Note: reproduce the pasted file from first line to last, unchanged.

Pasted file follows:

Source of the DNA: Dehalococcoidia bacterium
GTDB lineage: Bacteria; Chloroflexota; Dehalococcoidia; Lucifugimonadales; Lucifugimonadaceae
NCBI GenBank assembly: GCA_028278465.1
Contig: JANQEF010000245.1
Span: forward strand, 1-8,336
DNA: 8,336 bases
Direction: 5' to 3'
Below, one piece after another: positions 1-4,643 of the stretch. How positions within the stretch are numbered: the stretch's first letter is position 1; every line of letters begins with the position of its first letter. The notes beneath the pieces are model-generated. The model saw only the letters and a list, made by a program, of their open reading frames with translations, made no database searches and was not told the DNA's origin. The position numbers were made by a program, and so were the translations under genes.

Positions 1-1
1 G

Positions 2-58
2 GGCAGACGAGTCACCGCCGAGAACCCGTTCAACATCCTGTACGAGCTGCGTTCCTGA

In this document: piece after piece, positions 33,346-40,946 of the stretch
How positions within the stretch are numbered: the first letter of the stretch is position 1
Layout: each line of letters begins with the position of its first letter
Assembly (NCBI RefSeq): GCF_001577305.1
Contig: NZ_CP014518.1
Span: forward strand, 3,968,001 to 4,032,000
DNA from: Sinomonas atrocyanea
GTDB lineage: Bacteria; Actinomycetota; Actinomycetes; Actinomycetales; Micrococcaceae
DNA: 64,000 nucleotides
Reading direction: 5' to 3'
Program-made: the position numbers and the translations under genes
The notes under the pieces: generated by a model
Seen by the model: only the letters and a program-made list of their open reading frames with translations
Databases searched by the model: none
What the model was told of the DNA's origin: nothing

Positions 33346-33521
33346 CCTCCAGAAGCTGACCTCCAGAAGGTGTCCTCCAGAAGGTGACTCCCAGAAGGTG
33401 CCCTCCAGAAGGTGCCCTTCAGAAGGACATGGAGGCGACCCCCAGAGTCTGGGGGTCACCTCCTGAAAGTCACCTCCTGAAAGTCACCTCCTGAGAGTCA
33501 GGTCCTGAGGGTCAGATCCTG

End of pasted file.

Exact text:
Source of the DNA: Dehalococcoidia bacterium
GTDB lineage: Bacteria; Chloroflexota; Dehalococcoidia; Lucifugimonadales; Lucifugimonadaceae
NCBI GenBank assembly: GCA_028278465.1
Contig: JANQEF010000245.1
Span: forward strand, 1-8,336
DNA: 8,336 bases
Direction: 5' to 3'
Below, one piece after another: positions 1-4,643 of the stretch. How positions within the stretch are numbered: the stretch's first letter is position 1; every line of letters begins with the position of its first letter. The notes beneath the pieces are model-generated. The model saw only the letters and a list, made by a program, of their open reading frames with translations, made no database searches and was not told the DNA's origin. The position numbers were made by a program, and so were the translations under genes.

Positions 1-1
1 G

Positions 2-58
2 GGCAGACGAGTCACCGCCGAGAACCCGTTCAACATCCTGTACGAGCTGCGTTCCTGA

In this document: piece after piece, positions 33,346-40,946 of the stretch
How positions within the stretch are numbered: the first letter of the stretch is position 1
Layout: each line of letters begins with the position of its first letter
Assembly (NCBI RefSeq): GCF_001577305.1
Contig: NZ_CP014518.1
Span: forward strand, 3,968,001 to 4,032,000
DNA from: Sinomonas atrocyanea
GTDB lineage: Bacteria; Actinomycetota; Actinomycetes; Actinomycetales; Micrococcaceae
DNA: 64,000 nucleotides
Reading direction: 5' to 3'
Program-made: the position numbers and the translations under genes
The notes under the pieces: generated by a model
Seen by the model: only the letters and a program-made list of their open reading frames with translations
Databases searched by the model: none
What the model was told of the DNA's origin: nothing

Positions 33346-33521
33346 CCTCCAGAAGCTGACCTCCAGAAGGTGTCCTCCAGAAGGTGACTCCCAGAAGGTG
33401 CCCTCCAGAAGGTGCCCTTCAGAAGGACATGGAGGCGACCCCCAGAGTCTGGGGGTCACCTCCTGAAAGTCACCTCCTGAAAGTCACCTCCTGAGAGTCA
33501 GGTCCTGAGGGTCAGATCCTG